The Emotion of Remembrance Day

Age UK London works for and with all older people across London. This year for Armistice Day, we wanted our blog to feature charities that work directly with London veterans and their families. This piece comes from Cassandra McLaughlin, Clinical Nurse Specialist at the London Veterans Service (LVS). The LVS is an assessment, treatment, and signposting service for those who have served in the British Military. To find out more, click here.

Armistice Day can be a very emotive time for some, as people across the country remember the sacrifices made by those who have served for our freedom. It is a time for us all to stop and reflect – however briefly – on those who have lost their lives in conflicts around the world.

Generally, the idea of remembrance is something we negotiate at our convenience. We know the month, the day and even the exact time that we have our most intensive, introspective thoughts about war and loss, humanity and mortality, and we don’t do it alone, but with an entire nation. Some remember family or friends lost and experience intense emotion as a result. Yet experienced in this controlled way, most will then manage the thoughts and feelings, move through the process and then be able to carry on with their day.

However for those who have served in the military, this time of year can bring around all kinds of reflections and ruminations. Perhaps coming to terms with the things their younger selves have done – both good and not so good. For some though, these thoughts and feelings may be more intrusive, overwhelmingly intense and be so painful that the best way to manage them is to stay away from anything that may trigger what could be a potential avalanche of emotion and discomfort.

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For those who have served in the military, this time of year can bring around all kinds of reflections and ruminations.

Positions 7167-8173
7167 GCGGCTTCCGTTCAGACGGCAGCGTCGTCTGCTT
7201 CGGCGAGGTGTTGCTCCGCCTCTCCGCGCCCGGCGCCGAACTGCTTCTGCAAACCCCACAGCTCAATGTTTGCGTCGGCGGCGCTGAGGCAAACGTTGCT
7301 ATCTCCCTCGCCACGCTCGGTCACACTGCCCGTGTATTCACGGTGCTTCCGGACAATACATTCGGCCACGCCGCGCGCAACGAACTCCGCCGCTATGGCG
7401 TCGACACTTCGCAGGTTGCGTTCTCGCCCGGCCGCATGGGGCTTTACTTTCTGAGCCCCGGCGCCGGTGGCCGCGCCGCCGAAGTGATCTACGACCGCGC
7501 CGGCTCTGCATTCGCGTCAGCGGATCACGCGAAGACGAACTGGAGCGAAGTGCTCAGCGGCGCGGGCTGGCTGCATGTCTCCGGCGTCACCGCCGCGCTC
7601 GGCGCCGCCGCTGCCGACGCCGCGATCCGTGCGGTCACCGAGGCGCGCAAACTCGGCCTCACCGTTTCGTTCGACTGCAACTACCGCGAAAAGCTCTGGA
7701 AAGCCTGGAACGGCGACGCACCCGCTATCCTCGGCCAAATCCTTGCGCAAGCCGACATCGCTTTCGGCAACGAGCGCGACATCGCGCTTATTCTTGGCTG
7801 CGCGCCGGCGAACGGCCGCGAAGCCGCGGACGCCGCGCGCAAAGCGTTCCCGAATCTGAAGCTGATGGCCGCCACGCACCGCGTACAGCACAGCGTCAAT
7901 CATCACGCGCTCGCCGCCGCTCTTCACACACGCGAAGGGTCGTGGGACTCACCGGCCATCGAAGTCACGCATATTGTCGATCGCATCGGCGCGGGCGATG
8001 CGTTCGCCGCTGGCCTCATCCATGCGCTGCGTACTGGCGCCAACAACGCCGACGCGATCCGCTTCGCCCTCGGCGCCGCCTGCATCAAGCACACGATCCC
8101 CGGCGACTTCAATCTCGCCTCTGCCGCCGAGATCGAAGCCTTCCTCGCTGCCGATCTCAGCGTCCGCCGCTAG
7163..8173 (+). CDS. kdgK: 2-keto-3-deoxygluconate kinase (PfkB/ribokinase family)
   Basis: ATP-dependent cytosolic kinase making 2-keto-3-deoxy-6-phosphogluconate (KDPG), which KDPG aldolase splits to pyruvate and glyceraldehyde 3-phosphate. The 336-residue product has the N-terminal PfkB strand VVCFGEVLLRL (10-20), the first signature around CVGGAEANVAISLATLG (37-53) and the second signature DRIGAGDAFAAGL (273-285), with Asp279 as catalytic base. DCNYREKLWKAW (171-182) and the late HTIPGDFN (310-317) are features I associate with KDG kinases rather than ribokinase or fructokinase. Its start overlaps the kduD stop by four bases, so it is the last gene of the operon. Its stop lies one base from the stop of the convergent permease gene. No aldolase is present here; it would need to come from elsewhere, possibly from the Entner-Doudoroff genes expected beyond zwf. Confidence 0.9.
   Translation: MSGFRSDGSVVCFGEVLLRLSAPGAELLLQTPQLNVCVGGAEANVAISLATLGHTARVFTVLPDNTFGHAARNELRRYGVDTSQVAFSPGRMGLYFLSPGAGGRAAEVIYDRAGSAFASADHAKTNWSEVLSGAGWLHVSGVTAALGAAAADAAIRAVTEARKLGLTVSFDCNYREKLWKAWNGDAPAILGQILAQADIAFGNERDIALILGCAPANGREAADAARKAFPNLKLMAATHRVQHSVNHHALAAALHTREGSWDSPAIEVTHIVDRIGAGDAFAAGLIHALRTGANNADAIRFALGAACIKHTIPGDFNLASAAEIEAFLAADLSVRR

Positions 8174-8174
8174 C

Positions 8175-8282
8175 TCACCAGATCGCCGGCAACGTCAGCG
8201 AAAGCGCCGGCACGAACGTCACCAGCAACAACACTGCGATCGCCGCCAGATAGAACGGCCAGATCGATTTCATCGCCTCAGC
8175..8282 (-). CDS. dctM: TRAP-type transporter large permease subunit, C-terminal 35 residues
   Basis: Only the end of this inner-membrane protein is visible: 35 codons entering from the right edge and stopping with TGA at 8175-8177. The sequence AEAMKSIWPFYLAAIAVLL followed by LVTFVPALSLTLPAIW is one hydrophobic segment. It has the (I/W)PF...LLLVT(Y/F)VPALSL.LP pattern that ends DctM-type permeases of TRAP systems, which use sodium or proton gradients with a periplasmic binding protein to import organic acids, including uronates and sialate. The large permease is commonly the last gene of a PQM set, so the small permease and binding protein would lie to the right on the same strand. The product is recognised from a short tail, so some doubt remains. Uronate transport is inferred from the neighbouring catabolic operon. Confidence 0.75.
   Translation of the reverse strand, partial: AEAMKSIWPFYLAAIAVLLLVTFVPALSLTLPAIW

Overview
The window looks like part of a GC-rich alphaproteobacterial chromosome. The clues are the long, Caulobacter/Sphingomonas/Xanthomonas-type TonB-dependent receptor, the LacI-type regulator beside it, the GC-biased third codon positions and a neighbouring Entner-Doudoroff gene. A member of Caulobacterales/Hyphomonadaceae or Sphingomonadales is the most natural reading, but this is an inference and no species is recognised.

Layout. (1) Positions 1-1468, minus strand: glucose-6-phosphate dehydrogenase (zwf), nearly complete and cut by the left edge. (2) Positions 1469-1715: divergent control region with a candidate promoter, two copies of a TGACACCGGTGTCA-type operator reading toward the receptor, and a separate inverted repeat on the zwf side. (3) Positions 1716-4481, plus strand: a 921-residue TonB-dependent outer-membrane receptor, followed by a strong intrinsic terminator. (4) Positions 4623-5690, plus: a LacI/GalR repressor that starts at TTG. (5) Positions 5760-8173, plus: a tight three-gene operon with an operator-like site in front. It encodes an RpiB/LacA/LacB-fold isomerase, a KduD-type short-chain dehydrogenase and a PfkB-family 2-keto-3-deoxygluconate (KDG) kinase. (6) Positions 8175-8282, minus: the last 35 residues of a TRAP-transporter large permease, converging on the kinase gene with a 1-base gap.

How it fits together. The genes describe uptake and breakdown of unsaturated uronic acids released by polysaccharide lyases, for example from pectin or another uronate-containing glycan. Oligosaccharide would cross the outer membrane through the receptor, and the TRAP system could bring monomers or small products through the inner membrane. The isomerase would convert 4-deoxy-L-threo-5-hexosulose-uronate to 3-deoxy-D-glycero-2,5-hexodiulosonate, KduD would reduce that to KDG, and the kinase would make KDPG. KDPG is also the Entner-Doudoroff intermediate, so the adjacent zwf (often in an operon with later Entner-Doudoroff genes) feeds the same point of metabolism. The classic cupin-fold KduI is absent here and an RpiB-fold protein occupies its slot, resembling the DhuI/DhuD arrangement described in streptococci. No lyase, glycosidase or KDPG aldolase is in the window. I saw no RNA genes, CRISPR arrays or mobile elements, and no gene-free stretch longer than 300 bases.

I met with Rudi – who is about to turn 62 – and we talked about his experience of mental health and Remembrance Day. He had been up since 5am that morning to make his way across London to sell poppies to commuters. Rudi served in the British Army as a younger man, where he made lifelong friends and truly believed that he was there to defend our way of life – a job he did with great pride.

Yet after being discharged from the army, life became very difficult for Rudi. For many years, Remembrance Day was an incredibly difficult time for him. He hid away, trying hard to avoid all the memories of service, not least the constant reminders that he lived while some of his friends did not. He didn’t understand why he felt so unhappy, so stuck in the unpleasant parts of his past, so edgy and difficult to be around.

It took many years for Rudi to receive the right help and treatment for his depression and PTSD. Although it was Remembrance Day that used to intensify these feelings, it also brought about the acknowledgement that this was how he felt much of the time and that Remembrance Day was just a personification of this.

With support and treatment for PTSD and depression at the London Veterans Service (LVS), he was able to reconcile the bereavements, process his fears and anxieties related to difficult memories and he began to engage in his own life once more with a sense of purpose.

Rudi works hard to ensure that during this time of remembrance, young people see senior veterans with pride, keeping the light burning, and encouraging those who experience difficulties to seek out support and help.

This used to be the time of year that he felt most alone and confused while trying to manage overwhelming emotions and anxieties on his own. Now he feels his most proud on November 11th and he can experience reflections with clarity rather than fear of his emotions.

Cassandra McLaughlin

Cassandra is a Clinical Nurse Specialist at the London Veterans Service. The LVS is an assessment, treatment, and signposting service for those who have served in the British Military.

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